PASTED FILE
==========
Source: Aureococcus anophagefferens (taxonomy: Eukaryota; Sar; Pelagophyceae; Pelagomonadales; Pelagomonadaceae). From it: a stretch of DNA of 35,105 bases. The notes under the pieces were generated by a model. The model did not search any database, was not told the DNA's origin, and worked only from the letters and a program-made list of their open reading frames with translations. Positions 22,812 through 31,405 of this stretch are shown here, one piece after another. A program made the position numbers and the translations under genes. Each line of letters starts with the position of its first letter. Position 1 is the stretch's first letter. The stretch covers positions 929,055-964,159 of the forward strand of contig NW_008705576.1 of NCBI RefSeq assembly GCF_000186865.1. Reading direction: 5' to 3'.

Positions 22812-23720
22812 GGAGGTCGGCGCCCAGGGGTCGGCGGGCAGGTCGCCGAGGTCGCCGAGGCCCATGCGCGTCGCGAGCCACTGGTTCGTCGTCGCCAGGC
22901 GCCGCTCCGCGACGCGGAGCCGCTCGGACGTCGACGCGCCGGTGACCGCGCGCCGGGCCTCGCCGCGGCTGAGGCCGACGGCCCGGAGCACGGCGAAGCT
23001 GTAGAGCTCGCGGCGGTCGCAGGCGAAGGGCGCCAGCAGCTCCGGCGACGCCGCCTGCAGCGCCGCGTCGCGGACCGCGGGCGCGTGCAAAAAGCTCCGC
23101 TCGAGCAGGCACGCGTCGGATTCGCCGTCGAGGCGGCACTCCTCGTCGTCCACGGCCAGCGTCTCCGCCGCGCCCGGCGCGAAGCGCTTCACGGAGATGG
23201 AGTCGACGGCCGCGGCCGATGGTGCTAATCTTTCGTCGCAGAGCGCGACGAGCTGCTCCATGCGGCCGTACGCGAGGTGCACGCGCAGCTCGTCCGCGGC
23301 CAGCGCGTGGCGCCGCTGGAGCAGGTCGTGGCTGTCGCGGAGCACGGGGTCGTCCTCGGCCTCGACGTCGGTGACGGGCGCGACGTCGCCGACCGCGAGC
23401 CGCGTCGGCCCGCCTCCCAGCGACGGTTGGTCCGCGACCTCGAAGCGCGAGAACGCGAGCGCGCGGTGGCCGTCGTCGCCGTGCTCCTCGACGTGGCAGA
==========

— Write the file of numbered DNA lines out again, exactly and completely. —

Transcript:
Source: Aureococcus anophagefferens (taxonomy: Eukaryota; Sar; Pelagophyceae; Pelagomonadales; Pelagomonadaceae). From it: a stretch of DNA of 35,105 bases. The notes under the pieces were generated by a model. The model did not search any database, was not told the DNA's origin, and worked only from the letters and a program-made list of their open reading frames with translations. Positions 22,812 through 31,405 of this stretch are shown here, one piece after another. A program made the position numbers and the translations under genes. Each line of letters starts with the position of its first letter. Position 1 is the stretch's first letter. The stretch covers positions 929,055-964,159 of the forward strand of contig NW_008705576.1 of NCBI RefSeq assembly GCF_000186865.1. Reading direction: 5' to 3'.

Positions 22812-23720
22812 GGAGGTCGGCGCCCAGGGGTCGGCGGGCAGGTCGCCGAGGTCGCCGAGGCCCATGCGCGTCGCGAGCCACTGGTTCGTCGTCGCCAGGC
22901 GCCGCTCCGCGACGCGGAGCCGCTCGGACGTCGACGCGCCGGTGACCGCGCGCCGGGCCTCGCCGCGGCTGAGGCCGACGGCCCGGAGCACGGCGAAGCT
23001 GTAGAGCTCGCGGCGGTCGCAGGCGAAGGGCGCCAGCAGCTCCGGCGACGCCGCCTGCAGCGCCGCGTCGCGGACCGCGGGCGCGTGCAAAAAGCTCCGC
23101 TCGAGCAGGCACGCGTCGGATTCGCCGTCGAGGCGGCACTCCTCGTCGTCCACGGCCAGCGTCTCCGCCGCGCCCGGCGCGAAGCGCTTCACGGAGATGG
23201 AGTCGACGGCCGCGGCCGATGGTGCTAATCTTTCGTCGCAGAGCGCGACGAGCTGCTCCATGCGGCCGTACGCGAGGTGCACGCGCAGCTCGTCCGCGGC
23301 CAGCGCGTGGCGCCGCTGGAGCAGGTCGTGGCTGTCGCGGAGCACGGGGTCGTCCTCGGCCTCGACGTCGGTGACGGGCGCGACGTCGCCGACCGCGAGC
23401 CGCGTCGGCCCGCCTCCCAGCGACGGTTGGTCCGCGACCTCGAAGCGCGAGAACGCGAGCGCGCGGTGGCCGTCGTCGCCGTGCTCCTCGACGTGGCAGA